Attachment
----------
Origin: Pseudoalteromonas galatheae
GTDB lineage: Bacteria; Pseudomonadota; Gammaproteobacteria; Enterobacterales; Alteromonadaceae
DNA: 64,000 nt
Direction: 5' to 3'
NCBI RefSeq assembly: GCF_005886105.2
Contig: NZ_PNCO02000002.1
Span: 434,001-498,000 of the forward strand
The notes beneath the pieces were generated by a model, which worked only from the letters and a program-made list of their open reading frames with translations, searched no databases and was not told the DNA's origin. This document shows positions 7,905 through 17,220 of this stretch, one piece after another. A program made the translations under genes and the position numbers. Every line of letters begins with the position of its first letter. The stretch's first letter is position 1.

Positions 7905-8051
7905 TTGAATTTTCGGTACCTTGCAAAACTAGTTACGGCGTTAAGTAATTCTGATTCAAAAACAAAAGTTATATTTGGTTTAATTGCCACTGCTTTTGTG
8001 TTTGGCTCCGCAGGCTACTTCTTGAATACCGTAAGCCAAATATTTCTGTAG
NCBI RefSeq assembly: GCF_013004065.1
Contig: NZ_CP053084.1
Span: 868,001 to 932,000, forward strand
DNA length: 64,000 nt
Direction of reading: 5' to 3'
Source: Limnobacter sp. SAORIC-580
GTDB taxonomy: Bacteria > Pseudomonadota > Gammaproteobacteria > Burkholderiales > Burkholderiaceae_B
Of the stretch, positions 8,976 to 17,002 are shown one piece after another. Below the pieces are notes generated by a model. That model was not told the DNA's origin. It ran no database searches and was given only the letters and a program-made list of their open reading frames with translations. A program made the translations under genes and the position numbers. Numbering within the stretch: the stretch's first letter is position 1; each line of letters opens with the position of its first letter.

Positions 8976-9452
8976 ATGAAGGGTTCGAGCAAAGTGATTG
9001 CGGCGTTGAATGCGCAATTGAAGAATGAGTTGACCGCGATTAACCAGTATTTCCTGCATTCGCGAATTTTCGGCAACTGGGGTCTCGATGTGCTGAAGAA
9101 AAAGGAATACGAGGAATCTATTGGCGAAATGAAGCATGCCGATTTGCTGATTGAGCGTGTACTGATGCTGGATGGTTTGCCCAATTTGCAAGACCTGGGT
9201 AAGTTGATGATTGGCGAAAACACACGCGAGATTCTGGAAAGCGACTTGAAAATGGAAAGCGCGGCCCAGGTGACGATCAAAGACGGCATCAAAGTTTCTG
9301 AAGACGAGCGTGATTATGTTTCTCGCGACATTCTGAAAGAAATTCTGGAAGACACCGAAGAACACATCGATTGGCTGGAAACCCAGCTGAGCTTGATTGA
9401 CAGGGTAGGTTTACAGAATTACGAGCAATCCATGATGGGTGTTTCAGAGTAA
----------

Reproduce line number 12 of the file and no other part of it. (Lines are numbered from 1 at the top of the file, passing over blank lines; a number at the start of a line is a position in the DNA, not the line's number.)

NCBI RefSeq assembly: GCF_013004065.1